June: A Sonnet

By Henry Allen | June 13, 2019
Tambako The Jaguar/Flickr
Tambako The Jaguar/Flickr

When I say “June,” the word evokes different memories and emotions than when I say “October.” Over the course of my career, I’ve written about a range of feelings—relief, despair, the hope and horror of love—in poetry, reporting, and prose. As part of a yearlong series for the Scholar, each month I am contributing a new poem to a sonnet cycle, marking the changing seasons in the rhyme and meter of an Elizabethan verse.


We’re swine befuddled by the pearls of June:
Deft brush of bridal gowns, cool light, bare feet;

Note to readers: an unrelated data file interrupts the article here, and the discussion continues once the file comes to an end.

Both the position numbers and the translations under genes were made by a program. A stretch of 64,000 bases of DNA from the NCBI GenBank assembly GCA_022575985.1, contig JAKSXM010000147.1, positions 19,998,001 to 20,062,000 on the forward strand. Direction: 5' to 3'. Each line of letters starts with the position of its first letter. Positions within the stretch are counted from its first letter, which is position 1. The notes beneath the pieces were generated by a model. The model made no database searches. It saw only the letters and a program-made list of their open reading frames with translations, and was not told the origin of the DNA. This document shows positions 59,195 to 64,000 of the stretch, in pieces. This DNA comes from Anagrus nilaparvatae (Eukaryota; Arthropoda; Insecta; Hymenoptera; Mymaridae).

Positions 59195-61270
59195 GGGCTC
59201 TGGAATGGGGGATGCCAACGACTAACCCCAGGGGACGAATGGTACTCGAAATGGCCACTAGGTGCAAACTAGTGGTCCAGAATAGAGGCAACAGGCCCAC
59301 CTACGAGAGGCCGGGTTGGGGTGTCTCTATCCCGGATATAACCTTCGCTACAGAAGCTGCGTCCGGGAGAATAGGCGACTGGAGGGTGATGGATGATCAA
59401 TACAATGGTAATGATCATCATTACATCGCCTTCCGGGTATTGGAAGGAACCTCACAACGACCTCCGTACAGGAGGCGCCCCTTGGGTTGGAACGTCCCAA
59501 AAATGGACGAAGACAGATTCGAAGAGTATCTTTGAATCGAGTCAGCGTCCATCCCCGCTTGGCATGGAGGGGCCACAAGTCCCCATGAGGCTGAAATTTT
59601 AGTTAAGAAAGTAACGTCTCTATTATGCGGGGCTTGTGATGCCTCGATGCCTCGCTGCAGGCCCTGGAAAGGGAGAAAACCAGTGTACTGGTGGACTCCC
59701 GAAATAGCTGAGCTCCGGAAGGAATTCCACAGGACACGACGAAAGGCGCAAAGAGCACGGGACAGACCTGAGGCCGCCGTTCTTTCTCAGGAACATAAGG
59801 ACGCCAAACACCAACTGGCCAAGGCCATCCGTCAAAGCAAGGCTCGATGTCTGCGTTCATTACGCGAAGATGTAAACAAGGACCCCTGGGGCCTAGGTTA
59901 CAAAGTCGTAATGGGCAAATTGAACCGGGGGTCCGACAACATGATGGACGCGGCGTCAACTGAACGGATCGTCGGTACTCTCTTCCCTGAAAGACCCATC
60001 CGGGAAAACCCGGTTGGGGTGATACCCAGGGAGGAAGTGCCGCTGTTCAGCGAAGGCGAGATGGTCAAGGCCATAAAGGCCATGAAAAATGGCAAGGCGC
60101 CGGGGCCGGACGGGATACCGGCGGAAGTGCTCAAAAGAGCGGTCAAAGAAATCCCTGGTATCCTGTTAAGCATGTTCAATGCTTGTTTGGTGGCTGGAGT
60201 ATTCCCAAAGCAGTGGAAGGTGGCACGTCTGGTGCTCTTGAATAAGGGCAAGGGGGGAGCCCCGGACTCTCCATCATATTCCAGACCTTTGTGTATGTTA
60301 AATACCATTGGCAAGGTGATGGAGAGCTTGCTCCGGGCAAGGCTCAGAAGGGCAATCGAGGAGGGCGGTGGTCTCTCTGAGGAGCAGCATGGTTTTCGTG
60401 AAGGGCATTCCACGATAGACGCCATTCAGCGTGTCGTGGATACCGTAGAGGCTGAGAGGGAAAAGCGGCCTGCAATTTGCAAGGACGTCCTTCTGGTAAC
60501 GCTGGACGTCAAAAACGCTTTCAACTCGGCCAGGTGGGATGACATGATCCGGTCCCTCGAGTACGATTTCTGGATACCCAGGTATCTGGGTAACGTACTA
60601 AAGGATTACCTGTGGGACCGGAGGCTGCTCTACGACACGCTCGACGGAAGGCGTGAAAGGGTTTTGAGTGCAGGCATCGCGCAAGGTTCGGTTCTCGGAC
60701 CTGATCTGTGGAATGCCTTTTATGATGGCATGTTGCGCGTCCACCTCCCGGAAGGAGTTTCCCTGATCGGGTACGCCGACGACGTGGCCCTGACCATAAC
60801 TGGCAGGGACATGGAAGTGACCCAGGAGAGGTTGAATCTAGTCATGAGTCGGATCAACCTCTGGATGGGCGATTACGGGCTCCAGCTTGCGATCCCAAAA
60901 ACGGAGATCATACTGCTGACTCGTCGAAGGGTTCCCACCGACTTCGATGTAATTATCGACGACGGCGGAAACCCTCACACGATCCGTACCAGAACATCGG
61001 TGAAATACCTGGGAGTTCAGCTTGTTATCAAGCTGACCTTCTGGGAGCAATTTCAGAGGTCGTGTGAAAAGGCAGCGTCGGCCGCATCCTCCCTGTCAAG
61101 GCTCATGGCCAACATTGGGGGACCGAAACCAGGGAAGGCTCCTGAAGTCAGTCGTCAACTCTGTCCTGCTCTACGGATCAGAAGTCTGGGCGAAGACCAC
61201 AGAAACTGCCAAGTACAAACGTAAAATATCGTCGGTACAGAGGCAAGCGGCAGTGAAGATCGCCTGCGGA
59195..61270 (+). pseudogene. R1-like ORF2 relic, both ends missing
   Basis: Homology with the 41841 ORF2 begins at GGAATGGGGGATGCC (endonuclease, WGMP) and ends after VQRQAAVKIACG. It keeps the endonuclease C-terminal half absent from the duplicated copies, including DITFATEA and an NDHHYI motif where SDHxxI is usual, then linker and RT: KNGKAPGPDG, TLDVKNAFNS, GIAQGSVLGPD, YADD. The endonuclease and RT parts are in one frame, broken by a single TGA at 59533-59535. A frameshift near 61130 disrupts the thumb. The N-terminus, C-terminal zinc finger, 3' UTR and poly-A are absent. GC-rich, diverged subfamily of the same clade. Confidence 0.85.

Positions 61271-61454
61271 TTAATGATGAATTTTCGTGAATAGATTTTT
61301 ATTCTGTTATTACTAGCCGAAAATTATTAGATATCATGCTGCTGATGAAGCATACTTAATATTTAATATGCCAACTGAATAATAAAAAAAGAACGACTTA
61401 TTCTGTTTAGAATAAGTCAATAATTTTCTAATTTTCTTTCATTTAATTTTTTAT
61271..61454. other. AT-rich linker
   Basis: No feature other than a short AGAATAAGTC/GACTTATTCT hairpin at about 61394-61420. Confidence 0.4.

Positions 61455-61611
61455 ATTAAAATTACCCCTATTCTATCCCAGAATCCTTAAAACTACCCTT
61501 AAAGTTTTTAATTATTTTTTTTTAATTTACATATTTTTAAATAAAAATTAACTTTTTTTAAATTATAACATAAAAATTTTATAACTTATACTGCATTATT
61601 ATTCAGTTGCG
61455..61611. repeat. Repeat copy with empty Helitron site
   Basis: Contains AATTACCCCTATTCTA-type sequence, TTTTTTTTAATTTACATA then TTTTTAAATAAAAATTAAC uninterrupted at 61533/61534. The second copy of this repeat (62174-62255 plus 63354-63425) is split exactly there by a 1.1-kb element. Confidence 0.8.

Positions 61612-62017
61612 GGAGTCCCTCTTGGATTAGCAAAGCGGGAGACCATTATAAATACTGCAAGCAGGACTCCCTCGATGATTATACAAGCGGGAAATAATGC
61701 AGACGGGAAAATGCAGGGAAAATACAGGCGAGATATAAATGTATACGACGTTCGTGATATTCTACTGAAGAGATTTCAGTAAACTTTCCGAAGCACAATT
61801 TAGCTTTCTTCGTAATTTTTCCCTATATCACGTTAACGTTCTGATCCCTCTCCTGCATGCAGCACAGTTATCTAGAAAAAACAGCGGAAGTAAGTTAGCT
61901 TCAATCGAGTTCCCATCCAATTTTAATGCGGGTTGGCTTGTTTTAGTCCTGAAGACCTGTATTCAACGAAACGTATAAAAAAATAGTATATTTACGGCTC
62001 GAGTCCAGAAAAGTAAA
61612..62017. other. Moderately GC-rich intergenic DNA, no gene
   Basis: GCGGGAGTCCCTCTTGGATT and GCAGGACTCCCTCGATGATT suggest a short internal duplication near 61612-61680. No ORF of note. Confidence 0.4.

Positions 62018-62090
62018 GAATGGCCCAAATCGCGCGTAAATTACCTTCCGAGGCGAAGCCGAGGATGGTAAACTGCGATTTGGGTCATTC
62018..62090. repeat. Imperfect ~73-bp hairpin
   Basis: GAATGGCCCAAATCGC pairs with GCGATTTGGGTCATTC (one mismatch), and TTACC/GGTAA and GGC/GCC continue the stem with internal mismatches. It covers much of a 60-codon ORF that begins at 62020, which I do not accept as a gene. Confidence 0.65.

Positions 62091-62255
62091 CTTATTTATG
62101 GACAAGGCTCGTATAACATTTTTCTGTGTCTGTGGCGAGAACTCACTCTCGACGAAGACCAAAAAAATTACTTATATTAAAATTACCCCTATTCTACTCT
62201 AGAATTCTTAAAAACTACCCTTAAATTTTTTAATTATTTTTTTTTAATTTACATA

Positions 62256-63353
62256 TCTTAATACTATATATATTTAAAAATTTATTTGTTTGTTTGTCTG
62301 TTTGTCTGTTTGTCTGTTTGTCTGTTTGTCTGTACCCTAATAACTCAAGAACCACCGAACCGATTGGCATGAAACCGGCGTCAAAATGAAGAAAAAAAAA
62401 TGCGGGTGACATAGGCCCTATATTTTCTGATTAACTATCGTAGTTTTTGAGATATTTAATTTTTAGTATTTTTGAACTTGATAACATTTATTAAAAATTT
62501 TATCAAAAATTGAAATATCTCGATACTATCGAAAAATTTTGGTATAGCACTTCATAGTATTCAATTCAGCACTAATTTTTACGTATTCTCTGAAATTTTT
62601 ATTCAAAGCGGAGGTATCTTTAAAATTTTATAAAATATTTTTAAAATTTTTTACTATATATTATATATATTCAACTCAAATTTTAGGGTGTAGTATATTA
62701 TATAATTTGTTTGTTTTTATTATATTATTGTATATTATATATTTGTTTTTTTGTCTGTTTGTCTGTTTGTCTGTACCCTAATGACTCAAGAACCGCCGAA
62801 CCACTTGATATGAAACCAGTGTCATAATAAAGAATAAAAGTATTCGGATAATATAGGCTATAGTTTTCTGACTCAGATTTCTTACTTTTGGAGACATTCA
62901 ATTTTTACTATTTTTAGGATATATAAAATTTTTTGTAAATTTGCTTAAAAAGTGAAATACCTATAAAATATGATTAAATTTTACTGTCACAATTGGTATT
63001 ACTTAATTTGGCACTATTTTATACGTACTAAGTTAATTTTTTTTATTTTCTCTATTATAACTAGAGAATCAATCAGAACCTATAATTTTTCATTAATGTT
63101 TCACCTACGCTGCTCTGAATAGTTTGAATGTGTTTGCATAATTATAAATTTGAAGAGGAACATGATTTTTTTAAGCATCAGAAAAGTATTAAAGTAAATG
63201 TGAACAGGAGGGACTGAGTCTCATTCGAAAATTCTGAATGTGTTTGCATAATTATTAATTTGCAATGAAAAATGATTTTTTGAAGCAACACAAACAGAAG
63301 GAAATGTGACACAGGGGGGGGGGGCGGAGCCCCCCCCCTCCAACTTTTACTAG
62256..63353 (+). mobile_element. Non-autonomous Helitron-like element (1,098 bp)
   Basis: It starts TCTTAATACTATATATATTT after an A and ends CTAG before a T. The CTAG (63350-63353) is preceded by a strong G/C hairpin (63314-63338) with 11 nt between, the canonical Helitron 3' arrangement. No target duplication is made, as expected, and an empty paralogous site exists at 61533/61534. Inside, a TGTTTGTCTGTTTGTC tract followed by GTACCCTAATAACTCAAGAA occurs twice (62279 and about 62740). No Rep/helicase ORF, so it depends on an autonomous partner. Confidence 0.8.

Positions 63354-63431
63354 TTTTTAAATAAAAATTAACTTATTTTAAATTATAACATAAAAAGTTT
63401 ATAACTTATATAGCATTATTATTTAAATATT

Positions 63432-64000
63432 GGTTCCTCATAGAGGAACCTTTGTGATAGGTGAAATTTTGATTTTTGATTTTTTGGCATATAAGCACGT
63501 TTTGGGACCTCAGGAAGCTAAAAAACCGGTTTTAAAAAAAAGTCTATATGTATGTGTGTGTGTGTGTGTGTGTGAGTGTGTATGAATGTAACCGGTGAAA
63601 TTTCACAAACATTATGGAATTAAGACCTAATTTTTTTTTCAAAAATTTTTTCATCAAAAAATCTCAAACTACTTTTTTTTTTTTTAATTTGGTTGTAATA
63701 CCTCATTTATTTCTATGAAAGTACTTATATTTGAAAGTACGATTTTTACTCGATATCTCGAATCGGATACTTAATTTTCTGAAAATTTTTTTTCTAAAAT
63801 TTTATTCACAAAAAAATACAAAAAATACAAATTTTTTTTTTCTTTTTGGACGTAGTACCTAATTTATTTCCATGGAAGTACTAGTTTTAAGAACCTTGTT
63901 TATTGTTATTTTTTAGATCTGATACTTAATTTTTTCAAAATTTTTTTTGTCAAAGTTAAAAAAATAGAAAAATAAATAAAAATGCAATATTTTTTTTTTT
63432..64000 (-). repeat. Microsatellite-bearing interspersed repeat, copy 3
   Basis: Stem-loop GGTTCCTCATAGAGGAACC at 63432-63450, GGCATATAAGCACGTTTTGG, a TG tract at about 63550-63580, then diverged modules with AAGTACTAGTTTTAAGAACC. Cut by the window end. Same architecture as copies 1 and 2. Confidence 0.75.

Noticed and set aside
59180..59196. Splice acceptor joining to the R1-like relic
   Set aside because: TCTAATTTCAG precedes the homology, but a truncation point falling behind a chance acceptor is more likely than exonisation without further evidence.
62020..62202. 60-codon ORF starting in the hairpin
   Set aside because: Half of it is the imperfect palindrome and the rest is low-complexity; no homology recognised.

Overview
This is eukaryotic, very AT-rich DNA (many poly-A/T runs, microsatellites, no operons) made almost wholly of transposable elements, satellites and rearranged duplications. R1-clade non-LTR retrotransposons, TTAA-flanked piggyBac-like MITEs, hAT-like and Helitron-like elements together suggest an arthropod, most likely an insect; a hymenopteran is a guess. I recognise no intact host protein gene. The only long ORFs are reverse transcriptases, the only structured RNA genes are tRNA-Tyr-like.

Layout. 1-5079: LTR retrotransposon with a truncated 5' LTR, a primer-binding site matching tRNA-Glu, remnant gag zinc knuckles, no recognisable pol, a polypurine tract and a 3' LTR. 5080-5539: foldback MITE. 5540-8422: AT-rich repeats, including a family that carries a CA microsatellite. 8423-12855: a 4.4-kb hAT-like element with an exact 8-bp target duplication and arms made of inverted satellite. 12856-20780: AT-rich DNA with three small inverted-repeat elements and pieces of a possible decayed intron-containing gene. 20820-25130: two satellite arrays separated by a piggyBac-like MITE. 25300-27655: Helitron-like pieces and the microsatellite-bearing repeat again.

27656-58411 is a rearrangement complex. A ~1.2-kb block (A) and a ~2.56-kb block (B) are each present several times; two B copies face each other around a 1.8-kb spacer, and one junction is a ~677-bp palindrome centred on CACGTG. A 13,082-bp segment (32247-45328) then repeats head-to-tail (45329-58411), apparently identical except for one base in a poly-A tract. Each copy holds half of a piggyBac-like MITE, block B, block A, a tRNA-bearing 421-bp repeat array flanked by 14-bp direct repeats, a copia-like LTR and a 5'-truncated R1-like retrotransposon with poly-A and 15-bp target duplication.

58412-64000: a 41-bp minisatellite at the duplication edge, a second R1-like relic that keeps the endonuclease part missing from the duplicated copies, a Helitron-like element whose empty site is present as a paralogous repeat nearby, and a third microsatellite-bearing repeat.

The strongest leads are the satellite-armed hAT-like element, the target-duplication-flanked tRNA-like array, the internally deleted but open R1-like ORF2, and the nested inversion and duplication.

the grass-stain love beneath a clean, clean moon,
the saintly woods, the confidence of wheat,
old rivers ponderous and debonair
beneath transparent cliffs of fireflies.
Such graduations! Life becomes a dare,
arrays of destiny crowd endless skies.
At last, the daisies give their answer: “Do.”
You don’t, it’s all too much, the mighty dawns,
the possibilities, the real you
undone while dew sifts light on morning lawns.
O green Jerusalem, as prophesied!
But strange: June leads the year in suicide.

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